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Extraordinary Folk
Festival offers unique home decor options

It's a question that has been debated since a caveman painted buffaloes on a wall: What is art? Is it Michelangelo's painting on the ceiling of the Sistine Chapel, or can it be a scrap of tin decorated by an untrained eye and steady hand?

According to Steve Slotin, it's both, though he prefers the latter on his walls.

"This is a question that has been asked forever. Who knows what art really is?" said Slotin, president of Slotin Folk Art Auction and producer of Folk Fest, one of the largest showcases of folk art in the world.

The annual art show, now in its 14th year, will run from Friday to Sunday in Norcross. The festival draws more than 12,000 patrons from across the country each year.

"This is the only show of its kind in the country," Slotin said. "Right here in our own backyard, we have this wealth of folk art and folk artists. So many people don't even realize, but we are so lucky to have these artists right at our fingertips."

Folk art is defined as work created by self-taught, untrained artists. The creations displayed throughout the three-day event don't exactly fit the conventional, traditional mold of home decor. These are not mass-manufactured glass vases or duplicated posters of oversized daisies. Rather, the products at Folk Fest are one-of-a-kind, out-of-the-box concepts.

It can mean anything from artist Lanier Meader's devil-shaped jug, to Mose Tolliver's painting, "Black Jesus on a Crucifix." Most images include bright colors, simple depictions and characters brimming with child-like qualities. This, Slotin said, is what gives them such a wide appeal.

"This isn't a poster you buy from Rooms to Go," he said. "This is art that gets you away from the mall. People are really starting to wake up to folk art and discover its charm. These are paintings and pottery and pieces that you can't find anywhere else."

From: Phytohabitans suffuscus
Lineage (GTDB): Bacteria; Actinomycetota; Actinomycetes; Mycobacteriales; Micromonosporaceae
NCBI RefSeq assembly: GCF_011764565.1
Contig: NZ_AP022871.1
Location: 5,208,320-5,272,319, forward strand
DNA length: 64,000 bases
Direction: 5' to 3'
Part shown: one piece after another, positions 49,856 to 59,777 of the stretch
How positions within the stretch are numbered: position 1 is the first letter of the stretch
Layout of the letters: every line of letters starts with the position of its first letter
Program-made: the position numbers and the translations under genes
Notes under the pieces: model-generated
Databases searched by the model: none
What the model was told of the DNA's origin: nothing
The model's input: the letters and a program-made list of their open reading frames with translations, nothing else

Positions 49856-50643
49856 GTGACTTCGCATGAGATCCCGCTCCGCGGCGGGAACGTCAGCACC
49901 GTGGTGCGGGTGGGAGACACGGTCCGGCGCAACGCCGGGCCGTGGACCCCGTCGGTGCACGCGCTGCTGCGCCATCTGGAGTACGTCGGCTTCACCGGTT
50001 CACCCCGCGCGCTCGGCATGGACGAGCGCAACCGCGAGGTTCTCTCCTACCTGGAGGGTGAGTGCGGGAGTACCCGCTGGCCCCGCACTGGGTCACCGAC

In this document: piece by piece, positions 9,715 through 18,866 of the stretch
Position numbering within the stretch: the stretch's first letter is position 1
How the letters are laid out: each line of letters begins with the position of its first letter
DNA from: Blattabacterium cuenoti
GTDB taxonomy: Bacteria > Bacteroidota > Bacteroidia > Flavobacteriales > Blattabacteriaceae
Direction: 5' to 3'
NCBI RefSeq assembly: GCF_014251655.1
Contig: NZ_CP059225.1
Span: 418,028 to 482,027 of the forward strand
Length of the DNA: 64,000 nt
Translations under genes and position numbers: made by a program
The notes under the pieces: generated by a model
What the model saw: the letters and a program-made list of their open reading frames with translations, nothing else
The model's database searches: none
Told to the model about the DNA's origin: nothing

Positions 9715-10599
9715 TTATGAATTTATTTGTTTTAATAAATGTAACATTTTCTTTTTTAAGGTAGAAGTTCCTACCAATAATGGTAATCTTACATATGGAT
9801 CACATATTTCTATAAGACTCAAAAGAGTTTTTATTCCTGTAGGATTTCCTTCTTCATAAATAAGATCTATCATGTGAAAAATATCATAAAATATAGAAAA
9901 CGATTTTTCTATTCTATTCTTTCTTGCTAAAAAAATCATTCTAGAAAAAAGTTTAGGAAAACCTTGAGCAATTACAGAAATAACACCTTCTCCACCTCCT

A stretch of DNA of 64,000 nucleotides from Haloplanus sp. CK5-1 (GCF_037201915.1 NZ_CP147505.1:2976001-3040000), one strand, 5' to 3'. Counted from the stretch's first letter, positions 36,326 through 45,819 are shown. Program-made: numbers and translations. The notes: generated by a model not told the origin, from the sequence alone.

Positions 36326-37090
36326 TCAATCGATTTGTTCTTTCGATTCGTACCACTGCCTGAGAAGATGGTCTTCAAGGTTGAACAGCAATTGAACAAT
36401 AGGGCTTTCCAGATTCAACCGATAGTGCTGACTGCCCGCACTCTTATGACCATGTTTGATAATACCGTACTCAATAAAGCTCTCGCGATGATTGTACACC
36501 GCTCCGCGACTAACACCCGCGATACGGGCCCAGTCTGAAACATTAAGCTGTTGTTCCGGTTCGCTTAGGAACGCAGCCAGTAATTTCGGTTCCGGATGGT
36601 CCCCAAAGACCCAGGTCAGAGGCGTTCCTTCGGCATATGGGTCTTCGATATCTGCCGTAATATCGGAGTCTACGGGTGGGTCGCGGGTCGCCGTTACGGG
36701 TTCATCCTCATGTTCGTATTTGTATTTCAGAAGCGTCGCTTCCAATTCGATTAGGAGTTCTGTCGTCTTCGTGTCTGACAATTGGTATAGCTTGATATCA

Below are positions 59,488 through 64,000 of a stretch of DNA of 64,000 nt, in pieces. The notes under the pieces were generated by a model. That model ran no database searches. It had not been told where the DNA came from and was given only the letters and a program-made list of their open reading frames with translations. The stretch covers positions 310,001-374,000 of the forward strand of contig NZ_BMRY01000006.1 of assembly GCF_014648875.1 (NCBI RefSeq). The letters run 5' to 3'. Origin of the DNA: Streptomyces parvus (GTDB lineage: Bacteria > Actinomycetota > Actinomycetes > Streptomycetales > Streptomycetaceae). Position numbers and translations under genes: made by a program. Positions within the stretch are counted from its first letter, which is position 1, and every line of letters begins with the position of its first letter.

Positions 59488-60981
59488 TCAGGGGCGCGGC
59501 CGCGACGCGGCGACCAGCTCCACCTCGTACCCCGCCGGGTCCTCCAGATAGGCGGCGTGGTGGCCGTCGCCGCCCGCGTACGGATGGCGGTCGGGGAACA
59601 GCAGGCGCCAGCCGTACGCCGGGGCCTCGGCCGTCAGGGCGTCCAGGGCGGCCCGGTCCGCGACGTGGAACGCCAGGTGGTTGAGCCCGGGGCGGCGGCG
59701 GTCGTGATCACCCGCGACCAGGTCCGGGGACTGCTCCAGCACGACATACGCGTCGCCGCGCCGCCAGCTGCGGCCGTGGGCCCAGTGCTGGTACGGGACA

From Georgia to Louisiana, the Southeast is a breeding ground for folk art. A majority of the work exhibited in the festival hails from this region, with pieces also coming in from more rural areas of the West, Southwest and Canada.

Traditionally, Slotin said, folk artists are uneducated people from rural areas, and most don't even consider themselves artists.

"These tend to be people who never finished school. They dropped out in eighth grade to work on the family plantation or work in the factory," Slotin said. "They never had anyone tell them how to create art. They just used the material they had available, like cardboard and sheet metal, and they painted the images that were meaningful to them. If you were to tell them they were artists, they wouldn't believe you."

Purchasing art is never a bad investment - especially with folk art, as it tends to be less expensive than more standard mediums. When shopping for folk art, it's best to buy what appeals to you. There is no right or wrong, Slotin said

"When you're starting out, just buy what you like. As you get more into it, you see the trends and learn more about what to buy," he said. "That's the thing about folk art. It's groundbreaking and underground. These are emerging artists, so it isn't the price you'd pay for a piece in a gallery somewhere. The pieces you buy here are like a 401K for your wall. One day, they will be worth a lot."